Do you need a freezing injunction to protect marital assets?

Once a relationship has broken down, while many couples remain on good terms, sometimes the situation is irretrievable and behaviour can go beyond what is acceptable or legal.  In particular, disputes over who gets what in the financial settlement can prompt underhand dealings with the wealthier partner attempting to conceal assets or reduce their value.  For example, they may build up debts (personal and/or business), or deliberately squander money in gambling or expensive trips that they did not participate in before.  There may be legitimate concerns that one party is giving away valuable art or antiques.

If a spouse or civil partner is hiding, selling, or otherwise getting rid of assets to prevent the other party from getting a fair share in the financial settlement, then there are legal steps which can be taken to prevent the dispersion of assets. One course of action is to obtain a freezing injunction.

A freezing injunction is a specific type of court order sometimes used in divorce or dissolution proceedings to protect assets from dissipation.  The order will prevent a spouse or civil partner (or former spouse/civil partner) from being able to deal with those assets and sell or transfer them to a third party.

Unfortunately, it is possible that one party may take steps to rid themselves of assets in an attempt to lessen the other party’s entitlements.  It may be of concern when a spouse or civil partner withdraws large sums of money from their bank account, transfers property to a third party for little or no value, or if they transfer their shares in a company.  All of these actions could significantly impact on the financial settlement.  Acting quickly is vital if there is suspicion one party may do this.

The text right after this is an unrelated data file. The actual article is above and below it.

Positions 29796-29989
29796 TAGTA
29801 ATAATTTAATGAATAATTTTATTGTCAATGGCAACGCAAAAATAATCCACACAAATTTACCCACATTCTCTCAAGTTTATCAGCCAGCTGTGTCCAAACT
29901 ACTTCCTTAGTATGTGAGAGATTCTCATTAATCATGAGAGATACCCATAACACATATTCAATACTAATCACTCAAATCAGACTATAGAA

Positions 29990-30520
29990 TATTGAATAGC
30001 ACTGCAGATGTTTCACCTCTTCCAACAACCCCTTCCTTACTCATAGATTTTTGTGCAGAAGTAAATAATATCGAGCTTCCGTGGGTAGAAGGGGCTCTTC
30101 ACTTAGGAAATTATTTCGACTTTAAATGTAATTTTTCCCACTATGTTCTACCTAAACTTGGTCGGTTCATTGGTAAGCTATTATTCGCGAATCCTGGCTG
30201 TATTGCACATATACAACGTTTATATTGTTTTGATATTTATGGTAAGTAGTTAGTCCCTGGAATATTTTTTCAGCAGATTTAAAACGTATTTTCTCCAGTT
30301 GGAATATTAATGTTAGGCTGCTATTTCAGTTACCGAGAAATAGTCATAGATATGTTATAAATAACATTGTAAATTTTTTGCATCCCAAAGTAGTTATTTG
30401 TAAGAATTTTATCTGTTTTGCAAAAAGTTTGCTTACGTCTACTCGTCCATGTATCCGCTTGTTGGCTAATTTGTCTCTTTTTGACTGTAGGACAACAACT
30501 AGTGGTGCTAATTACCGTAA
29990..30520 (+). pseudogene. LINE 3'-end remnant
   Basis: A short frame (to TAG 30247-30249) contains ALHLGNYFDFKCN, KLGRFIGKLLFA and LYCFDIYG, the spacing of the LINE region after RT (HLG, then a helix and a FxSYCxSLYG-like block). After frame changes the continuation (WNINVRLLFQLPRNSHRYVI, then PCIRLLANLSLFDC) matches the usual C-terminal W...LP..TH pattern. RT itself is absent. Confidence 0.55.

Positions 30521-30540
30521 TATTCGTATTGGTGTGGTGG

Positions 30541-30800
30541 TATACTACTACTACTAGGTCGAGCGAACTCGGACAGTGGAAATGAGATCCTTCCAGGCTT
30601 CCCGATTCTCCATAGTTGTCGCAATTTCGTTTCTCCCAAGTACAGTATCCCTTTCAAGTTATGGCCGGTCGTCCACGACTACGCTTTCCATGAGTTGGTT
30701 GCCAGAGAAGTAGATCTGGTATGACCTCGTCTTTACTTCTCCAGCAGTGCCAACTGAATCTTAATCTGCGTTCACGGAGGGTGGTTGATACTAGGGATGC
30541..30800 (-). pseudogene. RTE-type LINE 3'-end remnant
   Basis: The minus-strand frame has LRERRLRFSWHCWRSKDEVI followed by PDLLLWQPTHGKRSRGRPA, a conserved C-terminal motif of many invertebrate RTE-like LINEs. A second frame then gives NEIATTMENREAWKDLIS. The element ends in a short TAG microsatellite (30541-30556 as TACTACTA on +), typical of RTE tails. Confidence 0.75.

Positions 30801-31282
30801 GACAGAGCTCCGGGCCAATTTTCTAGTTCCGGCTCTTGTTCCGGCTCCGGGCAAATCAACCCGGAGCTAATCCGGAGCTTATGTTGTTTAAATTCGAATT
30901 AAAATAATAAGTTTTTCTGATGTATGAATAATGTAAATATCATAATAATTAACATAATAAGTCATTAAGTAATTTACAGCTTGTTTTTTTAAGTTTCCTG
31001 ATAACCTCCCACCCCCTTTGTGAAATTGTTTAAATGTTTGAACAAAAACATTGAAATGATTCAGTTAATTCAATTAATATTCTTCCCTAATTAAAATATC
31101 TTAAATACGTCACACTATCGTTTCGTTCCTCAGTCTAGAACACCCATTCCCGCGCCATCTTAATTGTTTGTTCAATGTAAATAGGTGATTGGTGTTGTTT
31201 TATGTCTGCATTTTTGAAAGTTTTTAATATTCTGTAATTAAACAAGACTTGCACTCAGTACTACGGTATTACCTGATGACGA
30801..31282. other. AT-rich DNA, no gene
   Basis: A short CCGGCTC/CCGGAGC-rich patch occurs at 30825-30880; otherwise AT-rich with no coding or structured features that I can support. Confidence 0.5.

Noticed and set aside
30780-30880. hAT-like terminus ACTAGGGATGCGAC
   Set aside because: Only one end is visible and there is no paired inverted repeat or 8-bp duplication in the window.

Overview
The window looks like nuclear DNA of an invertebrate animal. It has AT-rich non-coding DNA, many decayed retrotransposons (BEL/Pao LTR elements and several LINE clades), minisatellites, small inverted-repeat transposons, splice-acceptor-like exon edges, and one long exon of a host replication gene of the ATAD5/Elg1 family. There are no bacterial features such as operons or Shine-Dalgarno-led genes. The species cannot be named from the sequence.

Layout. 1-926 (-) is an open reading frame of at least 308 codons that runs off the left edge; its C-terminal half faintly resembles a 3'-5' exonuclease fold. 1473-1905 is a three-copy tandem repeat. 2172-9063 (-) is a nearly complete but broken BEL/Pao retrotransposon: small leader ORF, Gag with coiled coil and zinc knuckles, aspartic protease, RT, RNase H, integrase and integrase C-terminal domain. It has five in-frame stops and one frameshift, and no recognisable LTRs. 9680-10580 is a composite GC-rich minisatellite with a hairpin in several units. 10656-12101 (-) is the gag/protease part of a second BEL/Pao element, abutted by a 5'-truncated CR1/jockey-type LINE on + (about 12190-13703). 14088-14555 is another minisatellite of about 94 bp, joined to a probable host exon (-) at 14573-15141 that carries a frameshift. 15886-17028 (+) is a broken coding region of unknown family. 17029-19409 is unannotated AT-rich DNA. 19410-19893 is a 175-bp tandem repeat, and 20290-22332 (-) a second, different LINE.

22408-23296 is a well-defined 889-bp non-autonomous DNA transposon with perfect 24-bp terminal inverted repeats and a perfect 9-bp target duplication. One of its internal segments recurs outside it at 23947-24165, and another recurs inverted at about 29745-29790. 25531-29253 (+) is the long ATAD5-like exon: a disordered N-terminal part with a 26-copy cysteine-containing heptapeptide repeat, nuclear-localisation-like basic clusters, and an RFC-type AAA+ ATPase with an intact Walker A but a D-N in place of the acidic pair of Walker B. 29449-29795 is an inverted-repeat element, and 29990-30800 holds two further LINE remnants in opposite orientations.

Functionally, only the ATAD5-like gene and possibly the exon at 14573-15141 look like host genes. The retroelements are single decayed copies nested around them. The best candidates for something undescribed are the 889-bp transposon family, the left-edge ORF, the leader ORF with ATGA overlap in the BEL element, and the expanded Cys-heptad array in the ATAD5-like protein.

What assets does an injunction cover?

A freezing injunction can apply to all types of assets such as bank accounts, property, land, business shares, antiques and pensions.

On occasion it can also apply to other jurisdictions, not just assets held in England and Wales.  It is a draconian measure, but it will typically allow an amount of money for one party to live off and ensure they can meet their normal day-to-day expenses, but it will not allow for extravagant spending, or transferring of assets to other parties.

How do I obtain an injunction?

The most important thing is to act quickly and provide as much detailed information as possible about the assets that are at risk and why one party believes they are at risk.  This information should ideally include the whereabouts of the assets, the value of the assets, why one party believes they may be transferred, any evidence held to confirm this such as witnesses, emails or text messages.  Once in receipt of this information a qualified family law solicitor can advise on the options and the prospect of obtaining a freezing injunction.

This type of court order is usually applied for without notice to the other party, so they cannot be heard at the initial hearing.  If the injunction is granted, it will only be for a short period of time initially, until the other party has the opportunity of coming back to court and having their say and explaining their position.  The court can then weigh up both sides before deciding if the injunction should be extended.